The Ninth Sunday after Pentecost
August 11, 2019
What is the Purpose of the Church?
Now I rejoice in what was suffered for you, and I fill up in my flesh what is still lacking in regard to Christ’s afflictions, for the sake of his body, which is the church. I have become its servant by the commission God gave me to present to you the word of God in its fullness—the mystery that has been kept hidden for ages and generations, but is now disclosed to the saints. To them God has chosen to make known among the Gentiles the glorious riches of this mystery, which is Christ in you, the hope of glory. We proclaim him, admonishing and teaching everyone with all wisdom, so that we may present everyone perfect in Christ. To this end I labor, struggling with all his energy, which so powerfully works in me. (NIV1984)
Dear brothers and sisters in Christ,
For as long as I can remember there has been a “standard” questionnaire that many congregations use when they want to conduct a door-to-door survey of the community around their church. The survey begins with asking how long the person has lived in that community. It then transitions into whether or not the person has a church “home” in the community and if so, how many times do they attend per month. Normally the questionnaire then concludes by asking questions such as: The thing I look for most in a church is…. I think the program our community needs the most is…. If your church really wants to serve the people in this community, you will have to….
As you can imagine the answers to those closing questions can be all over the map! Sometimes a person will say that the church needs to be intimately involved in social issues such as helping the homeless and feeding the hungry. Sometimes a person will say that what they look for in a church is guidance on what they need to do to become a better person, a better spouse, a better friend etc.
So let me ask you: Why does our church exist? What is our “purpose” as a congregation? The way in which you and I answer those questions— both on a personal level as well as on a congregational level— will have a huge impact on the way that we view our congregation as well as the decisions that we make. On a personal level the way in which we answer those questions will be seen in our attendance in worship services and Bible classes. On a congregational level the way in which we answer those questions will be seen and felt by the entire congregation when it comes to things like our offerings, our budget and our willingness to serve in various ways here in our church.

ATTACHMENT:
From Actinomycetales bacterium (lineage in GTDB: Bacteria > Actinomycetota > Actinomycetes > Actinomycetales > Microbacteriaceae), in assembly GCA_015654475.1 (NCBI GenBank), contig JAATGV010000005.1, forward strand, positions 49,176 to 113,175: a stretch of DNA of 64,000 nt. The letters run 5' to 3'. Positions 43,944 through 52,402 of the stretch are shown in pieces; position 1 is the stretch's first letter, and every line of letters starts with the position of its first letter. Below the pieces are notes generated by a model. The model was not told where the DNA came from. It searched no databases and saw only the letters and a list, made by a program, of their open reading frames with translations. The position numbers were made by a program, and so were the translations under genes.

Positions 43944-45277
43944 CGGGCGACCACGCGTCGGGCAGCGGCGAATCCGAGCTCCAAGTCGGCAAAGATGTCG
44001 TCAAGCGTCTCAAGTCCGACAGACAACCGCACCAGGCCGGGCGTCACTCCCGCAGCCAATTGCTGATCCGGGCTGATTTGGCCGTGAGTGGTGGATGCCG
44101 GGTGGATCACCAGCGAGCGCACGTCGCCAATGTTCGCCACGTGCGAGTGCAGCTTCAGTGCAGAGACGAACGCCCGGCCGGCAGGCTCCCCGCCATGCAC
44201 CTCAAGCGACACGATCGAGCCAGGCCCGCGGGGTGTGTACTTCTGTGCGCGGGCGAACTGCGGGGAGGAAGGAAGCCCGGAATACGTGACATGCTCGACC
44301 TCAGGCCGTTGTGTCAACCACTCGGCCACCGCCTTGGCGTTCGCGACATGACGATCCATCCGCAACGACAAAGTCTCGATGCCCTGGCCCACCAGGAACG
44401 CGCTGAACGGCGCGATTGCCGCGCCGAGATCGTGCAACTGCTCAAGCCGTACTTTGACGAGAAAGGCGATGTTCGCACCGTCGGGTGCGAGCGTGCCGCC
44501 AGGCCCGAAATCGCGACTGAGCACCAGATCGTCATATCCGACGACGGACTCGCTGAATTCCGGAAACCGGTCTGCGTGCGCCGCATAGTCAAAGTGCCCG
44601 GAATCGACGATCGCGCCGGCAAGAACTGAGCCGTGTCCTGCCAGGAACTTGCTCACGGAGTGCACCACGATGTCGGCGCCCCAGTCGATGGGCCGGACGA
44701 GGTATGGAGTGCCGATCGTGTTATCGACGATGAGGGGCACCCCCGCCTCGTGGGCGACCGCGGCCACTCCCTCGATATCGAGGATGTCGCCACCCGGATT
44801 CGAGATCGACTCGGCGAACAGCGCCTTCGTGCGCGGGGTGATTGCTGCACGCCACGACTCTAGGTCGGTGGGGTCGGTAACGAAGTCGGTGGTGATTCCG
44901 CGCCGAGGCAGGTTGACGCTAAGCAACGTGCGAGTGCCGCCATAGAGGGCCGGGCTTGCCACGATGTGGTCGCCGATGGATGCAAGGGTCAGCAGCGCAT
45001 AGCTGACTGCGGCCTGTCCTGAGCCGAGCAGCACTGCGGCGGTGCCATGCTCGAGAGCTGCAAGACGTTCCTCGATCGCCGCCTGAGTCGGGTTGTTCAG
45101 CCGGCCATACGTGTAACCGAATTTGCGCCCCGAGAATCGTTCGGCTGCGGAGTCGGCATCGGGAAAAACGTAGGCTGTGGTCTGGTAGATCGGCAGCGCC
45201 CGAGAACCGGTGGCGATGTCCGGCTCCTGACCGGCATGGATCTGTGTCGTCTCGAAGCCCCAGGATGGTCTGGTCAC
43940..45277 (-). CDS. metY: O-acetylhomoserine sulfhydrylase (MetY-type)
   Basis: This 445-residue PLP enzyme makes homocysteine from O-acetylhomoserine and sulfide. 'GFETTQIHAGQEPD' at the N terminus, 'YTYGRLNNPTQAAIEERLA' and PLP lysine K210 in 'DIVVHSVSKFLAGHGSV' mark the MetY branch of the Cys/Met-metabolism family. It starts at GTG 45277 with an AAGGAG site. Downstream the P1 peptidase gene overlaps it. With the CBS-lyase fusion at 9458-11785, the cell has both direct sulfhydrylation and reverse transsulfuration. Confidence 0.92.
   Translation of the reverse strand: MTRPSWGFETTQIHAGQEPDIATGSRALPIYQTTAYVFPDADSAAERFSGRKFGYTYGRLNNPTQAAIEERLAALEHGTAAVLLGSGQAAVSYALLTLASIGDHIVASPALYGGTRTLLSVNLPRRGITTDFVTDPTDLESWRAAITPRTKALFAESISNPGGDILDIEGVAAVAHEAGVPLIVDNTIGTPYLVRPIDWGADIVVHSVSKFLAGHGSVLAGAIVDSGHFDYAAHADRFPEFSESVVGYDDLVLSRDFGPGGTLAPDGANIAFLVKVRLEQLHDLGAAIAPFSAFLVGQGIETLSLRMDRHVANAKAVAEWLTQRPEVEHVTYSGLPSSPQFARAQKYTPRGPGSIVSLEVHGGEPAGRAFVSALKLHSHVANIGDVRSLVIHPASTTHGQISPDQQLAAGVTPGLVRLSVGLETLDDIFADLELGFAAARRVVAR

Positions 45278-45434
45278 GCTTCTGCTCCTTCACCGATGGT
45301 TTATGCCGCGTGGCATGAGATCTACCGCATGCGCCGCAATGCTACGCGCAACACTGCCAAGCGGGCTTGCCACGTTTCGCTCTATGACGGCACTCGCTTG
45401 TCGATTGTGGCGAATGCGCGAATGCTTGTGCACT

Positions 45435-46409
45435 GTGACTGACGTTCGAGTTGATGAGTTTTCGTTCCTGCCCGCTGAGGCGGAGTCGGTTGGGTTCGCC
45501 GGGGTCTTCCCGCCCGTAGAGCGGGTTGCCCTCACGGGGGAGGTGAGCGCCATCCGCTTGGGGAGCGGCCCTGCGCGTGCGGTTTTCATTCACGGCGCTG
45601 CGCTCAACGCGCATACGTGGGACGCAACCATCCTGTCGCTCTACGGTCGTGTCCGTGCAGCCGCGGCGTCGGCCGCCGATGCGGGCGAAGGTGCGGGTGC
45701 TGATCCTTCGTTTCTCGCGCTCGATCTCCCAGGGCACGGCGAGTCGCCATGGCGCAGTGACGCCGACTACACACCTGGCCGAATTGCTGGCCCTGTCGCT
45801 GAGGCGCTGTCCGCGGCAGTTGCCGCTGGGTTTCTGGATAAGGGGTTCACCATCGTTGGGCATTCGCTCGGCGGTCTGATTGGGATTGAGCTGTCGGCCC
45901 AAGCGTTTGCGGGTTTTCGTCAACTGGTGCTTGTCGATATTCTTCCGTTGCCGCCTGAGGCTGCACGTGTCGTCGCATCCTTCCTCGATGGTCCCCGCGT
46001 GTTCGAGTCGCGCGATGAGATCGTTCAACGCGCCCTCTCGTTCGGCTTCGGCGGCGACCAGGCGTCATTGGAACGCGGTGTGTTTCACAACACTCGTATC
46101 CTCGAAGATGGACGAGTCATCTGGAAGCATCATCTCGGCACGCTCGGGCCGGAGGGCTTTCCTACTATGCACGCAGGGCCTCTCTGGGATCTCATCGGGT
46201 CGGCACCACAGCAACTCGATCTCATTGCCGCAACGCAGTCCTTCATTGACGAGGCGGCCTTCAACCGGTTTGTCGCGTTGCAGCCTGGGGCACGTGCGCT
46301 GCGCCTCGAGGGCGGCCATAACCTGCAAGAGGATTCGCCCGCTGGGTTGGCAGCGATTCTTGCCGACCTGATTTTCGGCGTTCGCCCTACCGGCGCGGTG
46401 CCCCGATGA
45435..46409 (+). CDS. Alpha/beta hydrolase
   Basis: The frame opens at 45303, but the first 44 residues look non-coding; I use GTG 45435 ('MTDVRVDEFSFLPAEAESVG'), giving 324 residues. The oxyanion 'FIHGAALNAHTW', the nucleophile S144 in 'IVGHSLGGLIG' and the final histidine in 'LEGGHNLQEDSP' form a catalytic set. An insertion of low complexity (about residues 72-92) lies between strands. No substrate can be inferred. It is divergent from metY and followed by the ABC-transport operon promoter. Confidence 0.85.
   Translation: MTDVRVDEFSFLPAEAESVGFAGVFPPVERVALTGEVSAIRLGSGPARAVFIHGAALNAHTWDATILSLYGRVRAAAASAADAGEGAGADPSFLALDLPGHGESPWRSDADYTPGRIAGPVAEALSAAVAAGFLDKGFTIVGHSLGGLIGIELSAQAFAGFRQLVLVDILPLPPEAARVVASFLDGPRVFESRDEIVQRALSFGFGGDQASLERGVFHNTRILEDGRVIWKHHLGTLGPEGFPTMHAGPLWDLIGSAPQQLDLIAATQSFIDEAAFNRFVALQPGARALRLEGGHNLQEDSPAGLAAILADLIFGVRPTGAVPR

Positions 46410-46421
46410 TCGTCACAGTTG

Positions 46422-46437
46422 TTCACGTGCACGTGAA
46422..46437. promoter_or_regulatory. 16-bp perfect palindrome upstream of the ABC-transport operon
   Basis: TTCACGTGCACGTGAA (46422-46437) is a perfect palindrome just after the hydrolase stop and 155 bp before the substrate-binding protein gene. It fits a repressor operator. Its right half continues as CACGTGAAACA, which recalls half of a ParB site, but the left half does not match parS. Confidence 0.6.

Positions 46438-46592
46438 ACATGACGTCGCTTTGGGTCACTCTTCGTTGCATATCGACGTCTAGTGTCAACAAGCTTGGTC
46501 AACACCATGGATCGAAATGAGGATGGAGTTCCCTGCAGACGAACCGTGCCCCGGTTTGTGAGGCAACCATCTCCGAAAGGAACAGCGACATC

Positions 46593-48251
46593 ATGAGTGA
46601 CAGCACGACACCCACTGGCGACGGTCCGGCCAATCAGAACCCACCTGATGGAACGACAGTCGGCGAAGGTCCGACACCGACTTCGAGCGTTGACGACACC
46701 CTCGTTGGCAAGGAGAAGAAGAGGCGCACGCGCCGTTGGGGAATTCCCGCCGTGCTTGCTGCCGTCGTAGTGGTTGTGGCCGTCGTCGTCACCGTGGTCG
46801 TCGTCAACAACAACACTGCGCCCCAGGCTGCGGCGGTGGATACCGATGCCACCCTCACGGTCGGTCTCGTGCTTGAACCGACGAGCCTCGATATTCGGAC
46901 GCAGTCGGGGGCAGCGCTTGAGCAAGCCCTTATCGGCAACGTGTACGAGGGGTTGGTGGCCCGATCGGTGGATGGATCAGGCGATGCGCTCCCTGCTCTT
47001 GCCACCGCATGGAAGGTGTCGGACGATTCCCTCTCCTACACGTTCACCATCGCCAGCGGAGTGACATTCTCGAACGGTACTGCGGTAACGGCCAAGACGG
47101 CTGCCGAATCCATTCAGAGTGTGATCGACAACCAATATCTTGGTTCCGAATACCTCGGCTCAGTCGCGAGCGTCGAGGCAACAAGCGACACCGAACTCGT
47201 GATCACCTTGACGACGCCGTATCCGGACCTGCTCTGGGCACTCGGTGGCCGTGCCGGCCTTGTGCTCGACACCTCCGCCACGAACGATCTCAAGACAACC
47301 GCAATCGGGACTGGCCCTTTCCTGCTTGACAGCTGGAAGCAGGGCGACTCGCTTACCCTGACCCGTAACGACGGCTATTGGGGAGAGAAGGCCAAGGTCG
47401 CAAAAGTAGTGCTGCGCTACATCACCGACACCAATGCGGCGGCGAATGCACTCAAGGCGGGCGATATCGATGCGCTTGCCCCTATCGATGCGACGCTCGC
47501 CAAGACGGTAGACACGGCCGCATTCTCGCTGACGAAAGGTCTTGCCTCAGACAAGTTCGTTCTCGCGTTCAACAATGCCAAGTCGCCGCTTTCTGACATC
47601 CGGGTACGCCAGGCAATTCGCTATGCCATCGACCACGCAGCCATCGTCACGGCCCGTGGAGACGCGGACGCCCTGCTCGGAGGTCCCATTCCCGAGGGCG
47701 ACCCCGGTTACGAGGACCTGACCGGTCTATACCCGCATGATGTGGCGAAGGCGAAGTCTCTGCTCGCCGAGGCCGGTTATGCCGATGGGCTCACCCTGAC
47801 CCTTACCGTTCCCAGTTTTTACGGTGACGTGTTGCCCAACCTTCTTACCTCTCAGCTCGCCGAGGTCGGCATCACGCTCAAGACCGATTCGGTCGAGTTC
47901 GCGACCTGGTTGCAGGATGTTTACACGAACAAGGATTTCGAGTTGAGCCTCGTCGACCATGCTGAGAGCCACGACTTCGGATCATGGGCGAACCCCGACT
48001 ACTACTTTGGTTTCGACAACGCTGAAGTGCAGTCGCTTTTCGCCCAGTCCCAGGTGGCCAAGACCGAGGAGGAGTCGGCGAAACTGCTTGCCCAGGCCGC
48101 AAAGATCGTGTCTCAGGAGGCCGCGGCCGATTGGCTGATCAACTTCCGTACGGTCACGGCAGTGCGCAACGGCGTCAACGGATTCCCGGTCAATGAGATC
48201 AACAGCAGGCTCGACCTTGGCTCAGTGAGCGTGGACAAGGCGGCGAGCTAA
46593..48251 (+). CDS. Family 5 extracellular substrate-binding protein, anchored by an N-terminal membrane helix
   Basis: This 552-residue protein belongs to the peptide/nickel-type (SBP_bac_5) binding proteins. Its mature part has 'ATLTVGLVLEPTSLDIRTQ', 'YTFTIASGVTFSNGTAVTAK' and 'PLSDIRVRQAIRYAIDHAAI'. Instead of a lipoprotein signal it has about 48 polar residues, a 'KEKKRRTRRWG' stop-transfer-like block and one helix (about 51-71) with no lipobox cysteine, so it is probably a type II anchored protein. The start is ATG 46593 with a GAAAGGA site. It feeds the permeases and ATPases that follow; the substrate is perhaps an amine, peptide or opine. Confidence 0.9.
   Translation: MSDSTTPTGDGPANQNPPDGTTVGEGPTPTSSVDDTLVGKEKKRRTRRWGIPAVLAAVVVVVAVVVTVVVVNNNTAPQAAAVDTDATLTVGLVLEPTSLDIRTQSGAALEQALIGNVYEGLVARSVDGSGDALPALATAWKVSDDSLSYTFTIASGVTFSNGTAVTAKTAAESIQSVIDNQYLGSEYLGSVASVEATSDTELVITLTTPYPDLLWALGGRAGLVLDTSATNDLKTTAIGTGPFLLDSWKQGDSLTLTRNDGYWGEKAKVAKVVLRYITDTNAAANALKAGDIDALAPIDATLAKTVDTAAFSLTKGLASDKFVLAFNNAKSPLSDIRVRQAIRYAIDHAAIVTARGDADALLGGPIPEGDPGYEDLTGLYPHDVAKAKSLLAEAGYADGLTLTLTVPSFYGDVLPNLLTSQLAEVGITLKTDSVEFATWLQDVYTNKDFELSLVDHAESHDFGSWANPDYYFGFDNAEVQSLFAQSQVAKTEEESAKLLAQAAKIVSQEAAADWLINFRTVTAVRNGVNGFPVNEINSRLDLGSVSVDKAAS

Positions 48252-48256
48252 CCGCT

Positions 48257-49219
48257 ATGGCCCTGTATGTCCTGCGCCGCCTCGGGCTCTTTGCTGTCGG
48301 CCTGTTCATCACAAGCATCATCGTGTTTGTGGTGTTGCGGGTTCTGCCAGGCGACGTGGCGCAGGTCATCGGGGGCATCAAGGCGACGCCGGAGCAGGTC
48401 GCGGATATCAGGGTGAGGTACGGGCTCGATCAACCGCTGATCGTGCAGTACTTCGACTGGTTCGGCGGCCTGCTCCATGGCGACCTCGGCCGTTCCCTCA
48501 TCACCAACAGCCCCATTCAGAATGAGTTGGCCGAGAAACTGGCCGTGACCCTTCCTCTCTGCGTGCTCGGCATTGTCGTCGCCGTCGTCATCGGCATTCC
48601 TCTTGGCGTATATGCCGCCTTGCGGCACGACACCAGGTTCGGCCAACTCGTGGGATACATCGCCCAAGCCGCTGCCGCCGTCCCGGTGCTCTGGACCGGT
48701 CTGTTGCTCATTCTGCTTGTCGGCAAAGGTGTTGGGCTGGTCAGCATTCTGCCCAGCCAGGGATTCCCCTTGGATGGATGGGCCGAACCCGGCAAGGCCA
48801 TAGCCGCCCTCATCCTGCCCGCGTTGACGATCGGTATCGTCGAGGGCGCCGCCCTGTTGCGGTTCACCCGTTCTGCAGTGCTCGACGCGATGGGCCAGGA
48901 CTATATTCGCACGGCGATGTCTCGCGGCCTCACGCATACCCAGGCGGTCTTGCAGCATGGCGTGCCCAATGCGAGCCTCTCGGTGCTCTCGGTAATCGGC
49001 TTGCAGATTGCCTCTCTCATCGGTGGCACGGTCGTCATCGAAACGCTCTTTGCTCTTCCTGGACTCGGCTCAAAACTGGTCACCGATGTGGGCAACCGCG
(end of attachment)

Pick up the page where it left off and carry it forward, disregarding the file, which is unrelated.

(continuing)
With that in mind let’s use our sermon text for today to address the question: What is the Purpose of the Church? Using these inspired words of the apostle Paul I am going to suggest to you, my friends, that there are two main points to remember when it comes to the purpose of the church. First, the purpose of the church is to “present the word of God in its fullness.” Second, the purpose of the church is to “present everyone perfect in Christ.”
Once again I would like to give you just a little bit of insight into our text by giving you a little bit of background concerning Paul’s letter to the Colossian Christians. There were false teachers who were infecting this congregation with what has become known as the “Colossian Heresy.” The Colossian Heresy denied that a simple humble faith in Jesus and His work (Pointing to the cross) is all that is necessary for eternal salvation. The Colossian Heresy emphasized the need to follow at least some of the ceremonial laws of the Old Testament as well as the traditions of men. The proponents of this heresy advocated things such as the worship of angels and they claimed to have a knowledge, wisdom and insight that went beyond what the Colossians had learned from the apostle Paul.
In response to this heresy Paul’s letter to the Christians in Colosse proclaims the sufficiency of faith in Christ and the work He accomplished for us. And, as we see here in our text for today, Paul’s letter to the Colossians reveals the “purpose” of Paul’s ministry— a ministry which I believe reveals to us the “purpose” of the church right down to this very day.
Let’s begin by looking at verse 25. Speaking of the church Paul writes, “I have become its servant by the commission God gave me to present to you the word of God in its fullness.” I have become increasingly dismayed and frustrated by churches and by Christians who “pick and choose” which parts of the Bible they are willing to believe and accept and which parts of the Bible they simply ignore or outright deny. As some of you know, I have come to call this mishandling of Scripture the “Old Country Buffet Syndrome.” Have you ever been to an all you can eat buffet? When all of our children lived at home we loved going to the Old Country Buffet! Why? Because each of us got to “pick and choose” what we felt like having for dinner! It worked out great for us!
Unfortunately, the Old Country Buffet Syndrome wreaks havoc in the church. People often ask me, “Why are there so many different Christian denominations?” I have even been asked, “Why are there different kinds of Lutheran churches?” My answer is that not every church follows the purpose that Paul gives to us here in our text: “…to present to you the word of God in its fullness.” As God’s church we are to proclaim everything God has revealed to us here in His holy inspired Word— even those parts of the Bible that we can not fully comprehend (such as the six-day Creation of the universe, the virgin birth of the Christ and Jesus’ physical resurrection from the dead), even those parts of the Bible that society adamantly and angrily opposes (such as the Bible’s teaching on homosexuality, abortion and pre-marital sex), even those parts of the Bible that we personally might not like to hear (such as the powerful message of God’s holy Law). And yet, the purpose of God’s church today is to do exactly what the apostle Paul did in his ministry so many years ago— “…present the word of God to you in its fullness.”